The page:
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Published on May 09, 2018

the big 10 for men

The big 10 for men

Devin Wenrich, MD

No matter your age, it's important to follow a healthy lifestyle. According to Devin Wenrich, MD, Gundersen Family Medicine in Onalaska, "Men need to take responsibility for their health. Getting regular checkups, watching your weight, exercising regularly, not smoking or using drugs, and drinking alcohol in moderation can help prevent many serious diseases."

1. CORONARY ARTERY DISEASE

This remains the number one cause of death among men. Symptoms include chest pressure or tightness, pain radiating to left shoulder/neck, lightheadedness, profuse sweating and nausea. If found early, this can be treated with medications. Regular exams can help detect signs and symptoms early.

2. DIABETES

U.S. obesity rates are leading to more diabetes cases. It is important to properly manage your diabetes. Left untreated, diabetes can cause blindness, heart attack, stroke, kidney disease and possible loss of limbs. Signs of diabetes can go undetected for years without regular visits to your primary care provider.

3. PROSTATE CANCER

Yearly screening, between the ages of 55 to 69, is recommended by the American Urological Association to detect and treat prostate cancer.

4. COLON CANCER

Routine colon cancer screening is safe and effective, and begins at the age of 50 for men without a family history of colon cancer or other health reasons for earlier detection. Screening is done by either 4 colonoscopy or stool testing.

5. ERECTILE DYSFUNCTION (ED)

This is a common problem for men but can be a sign of other underlying health conditions, such as high blood pressure, diabetes or depression. ED can be a significant stressor for the patient and put a strain on relationships. While it can be difficult to discuss with your provider, medications are available to help correct the problem.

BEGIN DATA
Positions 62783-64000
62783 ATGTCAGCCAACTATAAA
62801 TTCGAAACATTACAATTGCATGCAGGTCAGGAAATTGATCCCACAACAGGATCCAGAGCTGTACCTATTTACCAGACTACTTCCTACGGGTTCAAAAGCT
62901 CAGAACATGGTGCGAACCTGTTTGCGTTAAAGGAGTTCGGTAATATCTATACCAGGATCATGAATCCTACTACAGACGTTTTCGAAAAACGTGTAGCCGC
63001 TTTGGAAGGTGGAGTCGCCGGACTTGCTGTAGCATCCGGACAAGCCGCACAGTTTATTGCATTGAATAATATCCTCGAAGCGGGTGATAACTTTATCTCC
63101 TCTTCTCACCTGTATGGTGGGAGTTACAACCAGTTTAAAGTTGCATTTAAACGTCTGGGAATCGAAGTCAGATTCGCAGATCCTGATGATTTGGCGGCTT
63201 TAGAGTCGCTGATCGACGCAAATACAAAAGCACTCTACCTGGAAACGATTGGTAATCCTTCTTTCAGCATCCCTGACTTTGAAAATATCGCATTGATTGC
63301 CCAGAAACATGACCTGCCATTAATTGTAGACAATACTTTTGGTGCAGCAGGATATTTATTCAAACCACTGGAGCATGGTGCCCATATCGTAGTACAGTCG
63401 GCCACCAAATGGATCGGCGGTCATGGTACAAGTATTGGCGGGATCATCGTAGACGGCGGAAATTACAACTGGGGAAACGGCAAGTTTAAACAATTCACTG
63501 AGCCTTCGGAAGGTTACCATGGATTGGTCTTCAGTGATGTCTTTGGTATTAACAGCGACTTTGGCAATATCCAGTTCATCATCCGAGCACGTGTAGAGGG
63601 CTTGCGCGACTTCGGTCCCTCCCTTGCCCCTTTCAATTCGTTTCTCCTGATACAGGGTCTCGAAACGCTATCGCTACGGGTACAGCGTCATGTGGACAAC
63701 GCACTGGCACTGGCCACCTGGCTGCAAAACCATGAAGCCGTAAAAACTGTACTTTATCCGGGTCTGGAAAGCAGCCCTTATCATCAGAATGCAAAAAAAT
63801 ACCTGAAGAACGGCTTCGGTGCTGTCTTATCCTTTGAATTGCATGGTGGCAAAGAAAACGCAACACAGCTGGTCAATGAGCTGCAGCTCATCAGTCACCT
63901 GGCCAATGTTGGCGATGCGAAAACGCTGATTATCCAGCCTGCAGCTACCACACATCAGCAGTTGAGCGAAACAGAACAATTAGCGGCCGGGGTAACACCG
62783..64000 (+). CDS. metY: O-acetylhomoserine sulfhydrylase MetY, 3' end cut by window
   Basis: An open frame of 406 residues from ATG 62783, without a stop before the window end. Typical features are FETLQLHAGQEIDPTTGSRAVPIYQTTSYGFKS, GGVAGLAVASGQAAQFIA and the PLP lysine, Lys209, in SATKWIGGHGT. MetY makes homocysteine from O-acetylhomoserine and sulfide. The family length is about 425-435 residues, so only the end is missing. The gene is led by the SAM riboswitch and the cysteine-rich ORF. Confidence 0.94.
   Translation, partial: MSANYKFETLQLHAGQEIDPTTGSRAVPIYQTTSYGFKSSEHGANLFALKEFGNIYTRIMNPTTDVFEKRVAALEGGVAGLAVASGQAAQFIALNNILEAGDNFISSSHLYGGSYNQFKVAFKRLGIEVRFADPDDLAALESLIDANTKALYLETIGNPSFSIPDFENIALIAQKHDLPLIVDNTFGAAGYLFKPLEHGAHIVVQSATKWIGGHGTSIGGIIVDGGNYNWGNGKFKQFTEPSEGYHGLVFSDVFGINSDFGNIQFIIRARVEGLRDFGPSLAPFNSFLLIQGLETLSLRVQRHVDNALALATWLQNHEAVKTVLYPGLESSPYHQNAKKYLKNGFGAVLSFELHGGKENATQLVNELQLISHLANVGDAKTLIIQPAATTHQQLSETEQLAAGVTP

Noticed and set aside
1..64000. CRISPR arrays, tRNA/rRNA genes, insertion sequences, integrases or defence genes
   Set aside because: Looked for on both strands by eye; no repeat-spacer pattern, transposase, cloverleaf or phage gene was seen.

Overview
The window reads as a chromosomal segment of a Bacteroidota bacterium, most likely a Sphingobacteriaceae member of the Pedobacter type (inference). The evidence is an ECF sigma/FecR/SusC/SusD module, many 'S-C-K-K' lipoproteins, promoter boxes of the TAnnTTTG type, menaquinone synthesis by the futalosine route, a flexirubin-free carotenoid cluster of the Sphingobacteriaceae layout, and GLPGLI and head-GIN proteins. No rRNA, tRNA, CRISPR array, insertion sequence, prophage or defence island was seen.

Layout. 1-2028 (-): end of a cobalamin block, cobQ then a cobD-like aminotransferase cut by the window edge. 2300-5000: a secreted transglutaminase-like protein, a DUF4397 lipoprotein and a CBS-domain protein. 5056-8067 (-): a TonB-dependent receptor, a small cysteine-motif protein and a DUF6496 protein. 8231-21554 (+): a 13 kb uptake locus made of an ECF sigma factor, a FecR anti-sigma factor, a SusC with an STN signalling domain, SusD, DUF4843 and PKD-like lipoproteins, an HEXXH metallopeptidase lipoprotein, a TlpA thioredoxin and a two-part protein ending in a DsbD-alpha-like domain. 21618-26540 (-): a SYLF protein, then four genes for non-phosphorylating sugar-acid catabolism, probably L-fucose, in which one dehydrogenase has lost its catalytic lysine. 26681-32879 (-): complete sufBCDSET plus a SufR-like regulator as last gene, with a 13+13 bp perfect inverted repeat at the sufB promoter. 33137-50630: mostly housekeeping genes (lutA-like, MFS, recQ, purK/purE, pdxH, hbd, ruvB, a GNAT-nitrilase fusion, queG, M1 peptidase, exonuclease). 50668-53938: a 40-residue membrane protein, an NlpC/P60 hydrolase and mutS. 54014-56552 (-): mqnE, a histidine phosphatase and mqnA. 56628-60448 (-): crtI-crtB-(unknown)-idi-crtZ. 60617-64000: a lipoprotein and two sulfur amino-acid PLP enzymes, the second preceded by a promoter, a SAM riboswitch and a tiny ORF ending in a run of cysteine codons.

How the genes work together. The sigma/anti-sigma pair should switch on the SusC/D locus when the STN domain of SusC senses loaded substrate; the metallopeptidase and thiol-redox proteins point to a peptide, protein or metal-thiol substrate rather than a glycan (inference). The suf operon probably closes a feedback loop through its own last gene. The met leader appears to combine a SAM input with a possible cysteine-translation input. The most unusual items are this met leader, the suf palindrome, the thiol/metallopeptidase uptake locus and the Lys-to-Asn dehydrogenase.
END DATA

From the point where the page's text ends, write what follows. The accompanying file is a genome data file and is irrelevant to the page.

6. MENTAL HEALTH (DEPRESSION)

Suicide remains a leading cause of death among men, especially men between 45 and 65. Depression can be a debilitating disease that can affect job satisfaction, relationships and overall quality of life. Depression can be treated with counseling or medications prescribed by a primary care provider.

7. HYPERTENSION

A healthy blood pressure reading is less than 140/90. Anything greater requires attention. Hypertension can increase your risk for heart attack, stroke, blindness, kidney failure and even death. Routine visits to your primary care provider can monitor this. While you may feel normal despite an elevated blood pressure, you could be slowly damaging your kidneys, brain, heart and eyes.

8. ALCOHOL ABUSE

Excessive alcohol consumption, which includes five or more drinks in one sitting, can lead to liver disease or failure, and increased risk of mouth, esophagus, throat and liver cancer. Excessive alcohol consumption also can increase risk of depression and insomnia or sleep deprivation, decreases your ability to make proper decisions, and can lead to accidental injuries and death.

9. LUNG DISEASE

Lung cancer is the No. 1 killer of men among all cancers, but often goes unnoticed. Chronic obstructive pulmonary disease (COPD) is often caused by smoking and leads to increased risk of pneumonia, hospitalizations and decreased quality of life. If you smoke, smoking cessation programs are available to help you quit. Lung cancer screenings are also recommended to help with early detection of lung disease or lung cancer for those with increased risk.

10. CHRONIC PAIN

Chronic pain in your back, knees, hips or nerves are major causes of decreased quality of life and function. This has also been a cause of the opioid epidemic as well, through increased prescription and use of opioids< for pain management. There are several treatments available to manage pain. Discuss with your primary physician what can be done to control your pain and help live an active life.

To schedule an appointment, call your primary care provider or the Gundersen Clinic nearest you.

Love + Medicine

Every day, Gundersen Health System staff deliver great medicine plus a little something extra—we call it Love + Medicine.

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